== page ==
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Diamond Nanowires: Theoretical Simulation and Experiments

  • Yuan Yu
  • Jinfang ZhiEmail author
Chapter
Part of the Topics in Applied Physics book series (TAP, volume 121)

Abstract

The unique physicochemical properties of diamond nanowires, such as negative electron affinity, chemical inertness, high Young’s modulus, the highest hardness and room-temperature thermal conductivity, etc., have generated wide interest for their use as fillers in nanocomposites, as light detectors and emitters, as substrates for nanoelectronic devices, as tips for scanning probe microscopy as well as for sensing applications. Although theoretical comparisons with carbon nanotubes have shown that diamond nanowires are energetically and mechanically viable structures, reproducibly synthesizing the crystalline diamond nanowires has remained challenging, due to its high hardness and chemical inertness. However, many efforts have been made to realize various structures of DNWs both theoretically and experimentally. Ab initio modeling of DNW structures including dodecahedral, cubic and cylindrical shapes were theoretically studied. The density functional theory (DFT) study of the surface structure of diamond nanowires with different morphology and cross-sections were also carried out. A number of experimental results have also been reported in fabrication of DNWs with different shapes. In this chapter, we present a comprehensive, up-to-date review for the diamond nanowires, wherein we will give a discussing for their synthesis along with their structures, properties and applications both from theoretical simulation and experiments.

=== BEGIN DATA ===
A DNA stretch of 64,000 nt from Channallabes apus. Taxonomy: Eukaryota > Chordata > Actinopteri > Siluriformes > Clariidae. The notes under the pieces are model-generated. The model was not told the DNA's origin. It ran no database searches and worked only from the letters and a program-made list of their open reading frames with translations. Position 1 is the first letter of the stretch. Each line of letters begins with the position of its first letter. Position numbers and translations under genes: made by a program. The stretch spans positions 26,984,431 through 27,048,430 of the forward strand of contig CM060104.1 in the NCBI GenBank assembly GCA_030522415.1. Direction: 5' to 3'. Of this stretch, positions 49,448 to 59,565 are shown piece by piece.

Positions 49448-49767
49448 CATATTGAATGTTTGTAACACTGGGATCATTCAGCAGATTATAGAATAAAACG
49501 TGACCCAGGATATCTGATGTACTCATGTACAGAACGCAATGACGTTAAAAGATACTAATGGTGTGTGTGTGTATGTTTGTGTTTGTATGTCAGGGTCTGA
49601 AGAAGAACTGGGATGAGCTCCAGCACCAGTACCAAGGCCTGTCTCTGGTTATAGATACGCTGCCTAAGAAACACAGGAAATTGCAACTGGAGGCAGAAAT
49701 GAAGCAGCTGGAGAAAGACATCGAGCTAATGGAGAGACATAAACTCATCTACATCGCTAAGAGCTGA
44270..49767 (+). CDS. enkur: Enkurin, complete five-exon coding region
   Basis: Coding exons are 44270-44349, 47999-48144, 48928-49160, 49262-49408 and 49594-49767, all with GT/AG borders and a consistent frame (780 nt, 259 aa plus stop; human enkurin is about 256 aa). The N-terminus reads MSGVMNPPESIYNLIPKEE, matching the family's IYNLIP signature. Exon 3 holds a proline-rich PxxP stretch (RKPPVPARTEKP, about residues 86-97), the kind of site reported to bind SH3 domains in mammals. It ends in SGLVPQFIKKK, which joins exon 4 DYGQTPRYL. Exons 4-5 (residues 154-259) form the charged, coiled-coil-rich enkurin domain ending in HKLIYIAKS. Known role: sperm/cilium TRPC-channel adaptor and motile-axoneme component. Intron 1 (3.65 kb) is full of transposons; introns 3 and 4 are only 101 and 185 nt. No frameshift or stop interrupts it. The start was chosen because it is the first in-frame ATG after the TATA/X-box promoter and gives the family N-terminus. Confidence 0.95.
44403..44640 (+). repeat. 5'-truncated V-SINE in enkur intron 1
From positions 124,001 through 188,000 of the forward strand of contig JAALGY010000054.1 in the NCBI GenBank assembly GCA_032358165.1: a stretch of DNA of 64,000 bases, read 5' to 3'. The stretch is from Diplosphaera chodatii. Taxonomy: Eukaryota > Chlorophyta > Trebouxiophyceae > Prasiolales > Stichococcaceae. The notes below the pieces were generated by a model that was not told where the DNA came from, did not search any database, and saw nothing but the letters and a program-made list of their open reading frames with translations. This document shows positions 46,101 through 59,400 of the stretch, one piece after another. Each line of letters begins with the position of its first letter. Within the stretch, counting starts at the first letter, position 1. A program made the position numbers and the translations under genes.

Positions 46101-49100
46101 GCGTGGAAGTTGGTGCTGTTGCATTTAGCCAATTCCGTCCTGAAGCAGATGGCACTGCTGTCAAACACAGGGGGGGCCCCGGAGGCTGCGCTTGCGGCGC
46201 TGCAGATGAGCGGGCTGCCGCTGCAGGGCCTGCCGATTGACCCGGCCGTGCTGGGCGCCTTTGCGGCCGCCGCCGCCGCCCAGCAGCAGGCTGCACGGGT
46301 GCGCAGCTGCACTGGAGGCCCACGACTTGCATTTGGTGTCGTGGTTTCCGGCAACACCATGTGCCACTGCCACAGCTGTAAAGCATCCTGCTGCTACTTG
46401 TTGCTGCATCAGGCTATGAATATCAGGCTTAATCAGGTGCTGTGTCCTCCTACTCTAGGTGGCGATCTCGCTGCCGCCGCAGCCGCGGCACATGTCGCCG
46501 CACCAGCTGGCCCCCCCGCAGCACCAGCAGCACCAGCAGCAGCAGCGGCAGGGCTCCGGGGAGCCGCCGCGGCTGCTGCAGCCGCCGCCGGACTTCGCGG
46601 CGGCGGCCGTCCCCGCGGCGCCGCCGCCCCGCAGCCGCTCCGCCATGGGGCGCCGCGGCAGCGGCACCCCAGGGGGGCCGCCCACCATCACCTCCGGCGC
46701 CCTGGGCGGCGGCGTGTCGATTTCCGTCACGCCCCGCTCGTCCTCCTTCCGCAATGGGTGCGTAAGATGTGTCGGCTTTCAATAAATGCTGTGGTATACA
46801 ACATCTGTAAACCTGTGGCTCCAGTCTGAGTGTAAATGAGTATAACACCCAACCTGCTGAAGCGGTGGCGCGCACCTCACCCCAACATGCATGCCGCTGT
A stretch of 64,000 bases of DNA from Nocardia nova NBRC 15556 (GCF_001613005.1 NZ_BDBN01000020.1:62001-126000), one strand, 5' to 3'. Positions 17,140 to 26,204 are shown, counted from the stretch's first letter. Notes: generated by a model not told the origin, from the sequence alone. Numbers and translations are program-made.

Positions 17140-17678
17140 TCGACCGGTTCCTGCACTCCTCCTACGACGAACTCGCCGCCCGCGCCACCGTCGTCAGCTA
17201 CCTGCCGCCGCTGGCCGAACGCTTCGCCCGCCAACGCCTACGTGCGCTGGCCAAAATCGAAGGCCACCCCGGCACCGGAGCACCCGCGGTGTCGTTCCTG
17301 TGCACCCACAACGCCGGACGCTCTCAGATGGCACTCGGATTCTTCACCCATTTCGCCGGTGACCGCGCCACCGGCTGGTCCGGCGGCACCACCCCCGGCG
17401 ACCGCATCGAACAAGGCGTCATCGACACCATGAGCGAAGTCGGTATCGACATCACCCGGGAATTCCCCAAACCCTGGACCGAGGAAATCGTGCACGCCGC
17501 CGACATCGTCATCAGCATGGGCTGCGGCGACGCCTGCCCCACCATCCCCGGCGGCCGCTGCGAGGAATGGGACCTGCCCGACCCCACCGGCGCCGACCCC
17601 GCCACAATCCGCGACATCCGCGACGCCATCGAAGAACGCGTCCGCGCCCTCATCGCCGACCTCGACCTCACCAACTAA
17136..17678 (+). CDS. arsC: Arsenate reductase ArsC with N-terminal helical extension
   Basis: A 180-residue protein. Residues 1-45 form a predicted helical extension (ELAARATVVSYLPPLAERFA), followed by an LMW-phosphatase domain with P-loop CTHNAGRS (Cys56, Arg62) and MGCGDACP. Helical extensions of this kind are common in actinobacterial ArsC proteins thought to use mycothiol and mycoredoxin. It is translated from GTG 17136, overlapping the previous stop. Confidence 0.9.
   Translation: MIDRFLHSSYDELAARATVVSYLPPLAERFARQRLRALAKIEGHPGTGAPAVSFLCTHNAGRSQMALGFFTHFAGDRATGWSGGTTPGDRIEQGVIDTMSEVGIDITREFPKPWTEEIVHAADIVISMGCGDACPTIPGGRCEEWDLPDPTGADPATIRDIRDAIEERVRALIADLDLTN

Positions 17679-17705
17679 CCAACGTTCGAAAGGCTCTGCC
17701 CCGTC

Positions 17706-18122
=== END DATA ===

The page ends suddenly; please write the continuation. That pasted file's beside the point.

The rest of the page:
Keywords

Diamond Nanomaterials Diamond nanowires Diamond nanorods Reactive ion etching Plasma Electron field emission Biosensor 

Notes

Acknowledgements

The authors appreciate the supports of the International Science & Technology Cooperation Program of China (no. 2013DFG50150), the Natural Foundation of Sciences of the People’s Republic of China (Grant no. 21,175,144, and 20,903,111) and the Key Project of Beijing Natural Science Foundation (Grant No. 2,120,002).

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© Springer Nature Switzerland AG 2019

Authors and Affiliations

  1. 1.Institute of Atomic and Molecular ScienceShaanxi University of Science & TechnologyXi AnChina
  2. 2.Key Laboratory of Photochemical Conversion and Optoelectronic MaterialsTechnical Institute of Physics and Chemistry, Chinese Academy of SciencesBeijingPeople’s Republic of China

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